Hans Paasche

„My name is Paasche, I was a naval officer and am now a revolutionary!” Berlin, November 9th, 1918

Chronology of Hans Paasche’s Life (by Werner Lange)

A sketch of Hans Paasche’s life, compiled by P. Werner Lange.

1881 Born at Rostock at the 3rd of April to a wealthy family. His father, Prof. Dr. Hermann Paasche, was an economics professor and a national-liberal delegate of the German Reichstag (vice-president of the Reichstag during 1903-09 and 1912-18); his mother, Elise Paasche, became a fairly well known author. Childhood at Rostock, Marburg, Berlin, and at his father’s country estate Waldfrieden (near the former Wiesental, now Przesieki, in Poland).

1899 Paasche joins the German Navy, serving as a midshipman. 1901 ensign, 1902 lieutenant.

1904 Promoted to first lieutenant, Paasche serves as a navigation officer on cruiser “Bussard” on the coast of German East Africa (modern-day Tanzania). Before arriving, he learned Kiswahili and borrowed a phonograph from the Ethnological Museum at Berlin. Many hunting trips and photo-safaris into the interior of the country. He photographed wild animals at closer distances than anyone did before.

1905 So-called Maji-maji-uprising in German East Africa. Paasche becomes commander in chief in the Rufiji-region (southern Tanzania).

He commands decisive combats, but also takes pains to reach a swift pacification. Refugees and defeated Africans find medical help and shelter at his headquarters at Mtanza. Decorated with the Order of the Crown with Swords, but taken from command, because of his independent peace negotiations. His experiences during the uprising and his guilt feelings over his actions changed his life forever.

1906 Serving on the “Bussard” again, Paasche fell sick with malaria and had a recovery-stay near Mount Kilimanjaro. First publications for newspapers of the colony (themes mostly hunting and game-protection), first recordings of African songs, story-tellers, and myths. Return to Germany. Paasche meets members of the military and criticizes German brutality during the uprising.

1907 Engagement to Gabriele (Ellen) Witting, daughter of Richard Witting, a banker and former Lord Mayor of Posen (Poznan). Paasche publishes his first book: “Im Morgenlicht” (impressions of war and of hunting in Africa, but also valuable ethnographical materials).

1908 Marriage to Ellen Witting. Navigation officer of the vessel of the line “Schlesien” at the Baltic port of Kiel. Member of several “Lebensreform-Bewegungen” (life reform movements), founder of the “Association of abstinent officers of the Imperial Navy”.

1909 Paasche resigned with the rank of captain-lieutenant and embarked with his wife on a journey to British East Africa (Kenya) and German East Africa: an eleven month voyage of exploration which took the couple from Mombasa to Lake Victoria, to the regions of Burundi, Rwanda, and to the borderland of the Congo. Later on, their impressions of this voyage inspired publications like “Lukanga Mukara”, or Ellen Paasche’s “Makotis Ehe”.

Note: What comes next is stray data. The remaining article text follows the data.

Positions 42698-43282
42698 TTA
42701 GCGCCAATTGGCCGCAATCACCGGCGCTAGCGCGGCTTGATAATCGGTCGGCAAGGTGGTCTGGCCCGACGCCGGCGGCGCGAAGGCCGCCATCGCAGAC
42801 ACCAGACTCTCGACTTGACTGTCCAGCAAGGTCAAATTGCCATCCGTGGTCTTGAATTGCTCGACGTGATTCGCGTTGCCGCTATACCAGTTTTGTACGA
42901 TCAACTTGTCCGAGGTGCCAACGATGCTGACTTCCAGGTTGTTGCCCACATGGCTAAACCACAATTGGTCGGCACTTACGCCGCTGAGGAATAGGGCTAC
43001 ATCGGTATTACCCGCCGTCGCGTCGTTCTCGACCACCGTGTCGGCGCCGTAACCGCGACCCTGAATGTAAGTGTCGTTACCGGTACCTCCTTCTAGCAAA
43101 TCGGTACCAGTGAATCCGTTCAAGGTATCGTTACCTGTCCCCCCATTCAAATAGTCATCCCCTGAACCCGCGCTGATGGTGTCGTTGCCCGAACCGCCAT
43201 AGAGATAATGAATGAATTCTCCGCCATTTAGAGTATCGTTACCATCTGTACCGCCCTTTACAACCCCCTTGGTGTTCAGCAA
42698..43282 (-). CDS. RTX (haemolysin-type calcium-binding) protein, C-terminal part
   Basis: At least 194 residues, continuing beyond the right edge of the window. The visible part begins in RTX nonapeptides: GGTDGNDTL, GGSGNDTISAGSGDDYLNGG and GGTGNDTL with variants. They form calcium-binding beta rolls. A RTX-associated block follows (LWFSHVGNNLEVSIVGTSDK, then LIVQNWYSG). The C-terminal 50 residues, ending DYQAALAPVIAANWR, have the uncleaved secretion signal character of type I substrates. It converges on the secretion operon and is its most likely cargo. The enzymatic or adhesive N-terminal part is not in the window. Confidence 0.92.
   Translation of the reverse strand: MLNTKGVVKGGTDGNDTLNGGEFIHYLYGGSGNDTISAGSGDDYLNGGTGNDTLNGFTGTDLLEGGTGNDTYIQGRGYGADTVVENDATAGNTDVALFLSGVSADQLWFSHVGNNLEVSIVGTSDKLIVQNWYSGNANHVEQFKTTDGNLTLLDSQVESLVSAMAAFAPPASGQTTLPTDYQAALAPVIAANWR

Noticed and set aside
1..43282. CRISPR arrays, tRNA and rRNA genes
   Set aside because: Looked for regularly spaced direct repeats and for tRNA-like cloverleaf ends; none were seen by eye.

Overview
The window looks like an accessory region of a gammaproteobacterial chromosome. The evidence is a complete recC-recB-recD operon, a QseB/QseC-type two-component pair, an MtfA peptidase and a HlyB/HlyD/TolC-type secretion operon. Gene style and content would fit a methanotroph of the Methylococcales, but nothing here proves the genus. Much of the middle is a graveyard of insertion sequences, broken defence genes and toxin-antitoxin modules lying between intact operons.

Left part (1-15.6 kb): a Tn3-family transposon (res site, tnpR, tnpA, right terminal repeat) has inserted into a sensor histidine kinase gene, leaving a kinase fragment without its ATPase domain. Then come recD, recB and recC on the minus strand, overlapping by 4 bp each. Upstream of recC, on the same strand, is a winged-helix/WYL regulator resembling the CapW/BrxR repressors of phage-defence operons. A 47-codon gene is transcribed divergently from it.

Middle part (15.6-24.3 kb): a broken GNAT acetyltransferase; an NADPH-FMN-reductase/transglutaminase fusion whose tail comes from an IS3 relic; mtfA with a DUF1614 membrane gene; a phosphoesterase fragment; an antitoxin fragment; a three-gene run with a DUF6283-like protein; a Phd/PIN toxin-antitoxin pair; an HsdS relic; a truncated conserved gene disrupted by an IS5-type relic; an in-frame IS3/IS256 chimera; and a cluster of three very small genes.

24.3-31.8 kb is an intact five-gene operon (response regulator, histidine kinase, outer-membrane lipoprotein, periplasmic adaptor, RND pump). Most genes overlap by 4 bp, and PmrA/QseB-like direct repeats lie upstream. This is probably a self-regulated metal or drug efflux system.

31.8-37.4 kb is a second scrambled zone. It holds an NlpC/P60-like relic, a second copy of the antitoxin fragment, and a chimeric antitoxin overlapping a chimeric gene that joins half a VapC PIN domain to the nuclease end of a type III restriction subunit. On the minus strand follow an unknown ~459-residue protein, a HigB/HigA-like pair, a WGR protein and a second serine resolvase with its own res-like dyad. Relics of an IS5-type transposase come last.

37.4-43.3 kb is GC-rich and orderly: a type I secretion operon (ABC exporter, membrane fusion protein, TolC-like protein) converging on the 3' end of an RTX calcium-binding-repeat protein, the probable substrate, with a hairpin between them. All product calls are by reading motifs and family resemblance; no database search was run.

1910 Ellen Paasche is the first European woman at the source of the White Nile and on the summits of some of the Virunga volcanoes. The couple collects, records African songs and music, and takes photographs for the now probably lost manuscript “Wedding trip to the Sources of the Nile”. Return to Germany in August.

1911 For a short time, Paasche tries an existence as a manager of a German shipping-company, trading on Lake Victoria. But the prospects of his employers differ seriously from his own. He becomes an active member of the German peace-, youth-, life reform-, and environment-protection movements. Together with Hermann Popert, he founds a journal for life reform, called “Der Vortrupp” (The Vanguard).

1912 Paasche acquires the estate Waldfrieden (Forest peace) near Wiesental (now Przesieki) from his father and chooses it for permanent residence. His publications in “Der Vortrupp” range from vegetarianism, feminism, and nature protection to social reforms. In May, appears the first letter of “The Exploratory Expedition of the African Lukanga Mukara into Innermost Germany”: the only one of his books still in print today. This satirical view of German lifestyles and attitudes gained immediate popularity. Hans Paasche became one of the most charismatic public figures of the Wilhelmine era, well known for openly advocating his provocative ideas.

1913 Because of holding pacifistic lectures in uniform, Paasche is prosecuted by military courts of honour. Being an idol of the youth-movement, he takes part in the celebrated Hohe Meissner Meeting and warns of the growing danger of war in Europe.

1914 As most of his countrymen, Paasche believes Germany to be threatened by other powers. He briefly returns to active duty. Because of his pacifist past, he is ordered to do lower duties for example as an observer in a lighthouse, far away from the German coast.

1915 Out of his utter disregard for class distinctions, Paasche tries to improve the primitive living conditions of his inferiors by sports, cultural and life-reform lectures, and edits a journal for them. He organizes secret meetings, spreading the ideas of the anti-war movement.

1916 Because Paasche refused to take part in a court-martial, he is dismissed from duty in January. He lives at Waldfrieden again and plunges himself into the anti-war movement. He publishes a bestseller: “Fremdenlegionär Kirsch”. The novel is translated into half a dozen languages, though there is censorship in Germany, and the tendency of the book is anti-nationalistic and anti-militaristic. Paasche becomes a committee member of the illicit “Bund Neues Vaterland” and is founding member of the “Zentralstelle Völkerrecht” (pacifist organisations). Disappointed and deeply depressed over the death toll in the war and the nationalist illusions of his former comrades in the life reform-movement, he gives up his work for “Der Vortrupp”.

1917 Underground activity: Hans Paasche spreads pacifist literature smuggled into Germany by pacifist circles, who had escaped to Switzerland and his own leaflets. In his own leaflets he calls for a general strike in ammunition factories, or for desertion, to end the war by all possible means. He is supported by his wife, his secretary Max Koch, and French prisoners of war, working at the Waldfrieden estate. Arrest in September, detention at Schneidemühl (now Pila). Paasche is on trial for high treason and betrayal of the country.